3D printing reduces cost, speeds time to market for blood recycling system

A blood recycling system prototype that uses a number of parts made with the Stratasys Dimension 1200es 3D printer has received the CE mark, enabling the finished device to be placed on the market in European Union member states and other countries that recognize the marking. Developed by Brightwake Ltd. (Nottingham, UK), Hemosep significantly reduces the need for blood transfusions. One of the first patients to benefit from the device was a 50-year-old UK heart patient, who, as a Jehovah’s Witness, requested not to receive donated blood products. Because the device captures, cleans, and puts back lost blood lost during an operation, Hemosep was the perfect solution for her, according to a press release distributed today by Stratasys.

The device's main filtration and cooling systems, among other parts, were fabricated by means of 3D printing, enabling functional testing of the system in its intended environment before the final device is produced from metal.

Hemosep blood recycling system

“The Hemosep consists of a bag that uses chemical sponge technology and a mechanical agitator to concentrate blood sucked from a surgical site or drained from a heart-lung machine after surgery,” says Steve Cotton, Brightwake’s Director of Research and Development. “The cells are then returned to the patient via blood transfusion. In a climate of blood shortage, this recycling methodology has the potential to be a game changer within the medical industry, saving the [UK] National Health Service millions.”

Brightwake: 3D printing is the future of medical device manufacturing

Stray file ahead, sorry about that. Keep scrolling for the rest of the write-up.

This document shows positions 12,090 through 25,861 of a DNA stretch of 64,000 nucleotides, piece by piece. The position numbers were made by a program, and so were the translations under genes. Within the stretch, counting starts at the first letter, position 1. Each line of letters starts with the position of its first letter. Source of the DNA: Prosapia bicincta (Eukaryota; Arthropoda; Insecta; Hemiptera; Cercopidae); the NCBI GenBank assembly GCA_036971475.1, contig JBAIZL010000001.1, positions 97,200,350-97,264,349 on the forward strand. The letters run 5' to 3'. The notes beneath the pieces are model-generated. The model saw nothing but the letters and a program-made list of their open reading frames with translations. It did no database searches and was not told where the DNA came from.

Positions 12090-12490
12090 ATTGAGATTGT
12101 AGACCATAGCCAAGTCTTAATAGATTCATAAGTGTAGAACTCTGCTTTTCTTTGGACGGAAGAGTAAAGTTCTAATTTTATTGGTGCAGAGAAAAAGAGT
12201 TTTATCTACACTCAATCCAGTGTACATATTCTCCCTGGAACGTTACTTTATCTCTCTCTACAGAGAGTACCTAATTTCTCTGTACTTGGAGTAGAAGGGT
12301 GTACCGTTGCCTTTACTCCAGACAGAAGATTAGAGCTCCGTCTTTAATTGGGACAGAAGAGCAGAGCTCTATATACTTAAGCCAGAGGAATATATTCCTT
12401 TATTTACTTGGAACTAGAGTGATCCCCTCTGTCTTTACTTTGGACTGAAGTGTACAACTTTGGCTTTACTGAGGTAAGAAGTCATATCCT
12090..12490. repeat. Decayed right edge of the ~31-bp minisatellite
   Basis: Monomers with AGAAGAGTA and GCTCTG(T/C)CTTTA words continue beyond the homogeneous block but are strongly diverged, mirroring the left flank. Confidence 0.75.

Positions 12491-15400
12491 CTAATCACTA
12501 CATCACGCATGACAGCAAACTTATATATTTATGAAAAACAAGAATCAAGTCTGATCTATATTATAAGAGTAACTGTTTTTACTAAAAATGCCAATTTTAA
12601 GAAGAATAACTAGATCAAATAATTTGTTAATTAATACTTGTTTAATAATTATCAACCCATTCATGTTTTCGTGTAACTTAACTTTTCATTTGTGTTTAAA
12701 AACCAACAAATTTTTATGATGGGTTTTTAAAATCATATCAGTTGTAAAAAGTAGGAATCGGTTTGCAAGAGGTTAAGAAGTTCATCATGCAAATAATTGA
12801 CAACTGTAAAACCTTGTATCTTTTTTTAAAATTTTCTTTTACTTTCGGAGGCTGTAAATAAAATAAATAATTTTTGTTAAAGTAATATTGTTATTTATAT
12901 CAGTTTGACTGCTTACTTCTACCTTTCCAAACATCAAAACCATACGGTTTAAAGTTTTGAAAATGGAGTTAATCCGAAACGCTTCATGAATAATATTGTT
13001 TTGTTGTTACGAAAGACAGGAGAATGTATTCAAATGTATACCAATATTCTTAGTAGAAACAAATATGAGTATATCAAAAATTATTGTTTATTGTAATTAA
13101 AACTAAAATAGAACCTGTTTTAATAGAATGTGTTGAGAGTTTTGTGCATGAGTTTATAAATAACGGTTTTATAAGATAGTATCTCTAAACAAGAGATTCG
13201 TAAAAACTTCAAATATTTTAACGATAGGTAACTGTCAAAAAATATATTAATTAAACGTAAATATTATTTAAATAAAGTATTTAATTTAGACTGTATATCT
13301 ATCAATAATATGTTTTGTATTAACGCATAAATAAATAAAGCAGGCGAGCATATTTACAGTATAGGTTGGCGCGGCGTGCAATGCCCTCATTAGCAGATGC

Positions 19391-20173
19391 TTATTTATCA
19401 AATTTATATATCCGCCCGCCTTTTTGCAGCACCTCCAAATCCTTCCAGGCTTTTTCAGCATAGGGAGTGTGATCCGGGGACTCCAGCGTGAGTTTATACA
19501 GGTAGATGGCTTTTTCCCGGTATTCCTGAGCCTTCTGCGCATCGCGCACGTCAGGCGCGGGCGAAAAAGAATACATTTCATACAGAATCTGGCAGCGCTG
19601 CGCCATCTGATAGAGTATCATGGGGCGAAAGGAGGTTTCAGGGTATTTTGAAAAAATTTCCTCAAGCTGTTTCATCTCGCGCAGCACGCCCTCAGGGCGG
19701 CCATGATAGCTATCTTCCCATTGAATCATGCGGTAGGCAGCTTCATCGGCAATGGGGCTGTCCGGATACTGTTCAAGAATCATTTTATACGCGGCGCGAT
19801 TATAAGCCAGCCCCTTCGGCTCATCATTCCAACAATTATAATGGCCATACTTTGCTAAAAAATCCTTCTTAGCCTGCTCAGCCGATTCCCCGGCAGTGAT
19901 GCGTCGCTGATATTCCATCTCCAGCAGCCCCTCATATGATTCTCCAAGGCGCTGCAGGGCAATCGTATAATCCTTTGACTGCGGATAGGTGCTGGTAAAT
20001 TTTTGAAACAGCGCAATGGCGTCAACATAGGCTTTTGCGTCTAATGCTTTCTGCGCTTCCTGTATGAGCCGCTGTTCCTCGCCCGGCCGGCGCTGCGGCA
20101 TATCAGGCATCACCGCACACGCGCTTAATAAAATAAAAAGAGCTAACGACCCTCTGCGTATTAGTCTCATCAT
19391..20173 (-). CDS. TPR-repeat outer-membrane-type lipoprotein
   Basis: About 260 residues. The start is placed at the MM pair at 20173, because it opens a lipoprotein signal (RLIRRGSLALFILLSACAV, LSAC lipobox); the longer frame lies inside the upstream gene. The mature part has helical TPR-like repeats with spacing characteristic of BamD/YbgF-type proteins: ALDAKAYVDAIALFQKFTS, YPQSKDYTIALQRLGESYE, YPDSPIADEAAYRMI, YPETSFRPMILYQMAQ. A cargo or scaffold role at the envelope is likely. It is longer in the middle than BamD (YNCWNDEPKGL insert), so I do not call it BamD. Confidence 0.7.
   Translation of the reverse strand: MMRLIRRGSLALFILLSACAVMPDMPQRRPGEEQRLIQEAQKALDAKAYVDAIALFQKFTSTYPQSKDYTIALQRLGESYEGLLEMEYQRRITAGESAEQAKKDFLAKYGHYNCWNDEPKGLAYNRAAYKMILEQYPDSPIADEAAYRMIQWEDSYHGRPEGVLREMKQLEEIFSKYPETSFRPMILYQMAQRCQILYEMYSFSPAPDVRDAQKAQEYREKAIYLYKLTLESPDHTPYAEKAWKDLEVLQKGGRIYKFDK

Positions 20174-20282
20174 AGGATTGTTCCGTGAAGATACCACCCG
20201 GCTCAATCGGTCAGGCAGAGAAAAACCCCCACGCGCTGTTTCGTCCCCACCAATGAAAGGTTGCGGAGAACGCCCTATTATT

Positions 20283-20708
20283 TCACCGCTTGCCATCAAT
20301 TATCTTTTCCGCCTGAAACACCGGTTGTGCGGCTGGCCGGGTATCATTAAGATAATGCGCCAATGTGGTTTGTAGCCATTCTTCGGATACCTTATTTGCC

Hemosep probe
A 3D-printed saline probe, produced from ABS
Plus material, is used to pierce a saline bottle
and prime the Hemosep bag prior to use.

Successful clinical trials of more than 100 open-heart surgery operations in Turkey confirmed the Hemosep’s ability to significantly reduce the need for blood transfusions, and further trials are now continuing in the UK.

The use of 3D printing to produce extremely accurate parts, capable of enduring the stress of functional and safety tests, resulted in significant cost- and time-saving benefits, says Brightwake.

“Previously we had to outsource production of these parts, which took around three weeks per part,” explains Cotton. “Now we’re 3D printing superior strength parts overnight, cutting our prototyping costs by 96% and saving more than £1000 [$1670] for each 3D printed model."

Moreover, 3D printing was crucial in getting a functional device to clinical trials, adds Cotton. “The ability to 3D print parts that look, feel, and perform like the final product, on-the-fly, is the future of medical device manufacturing.”



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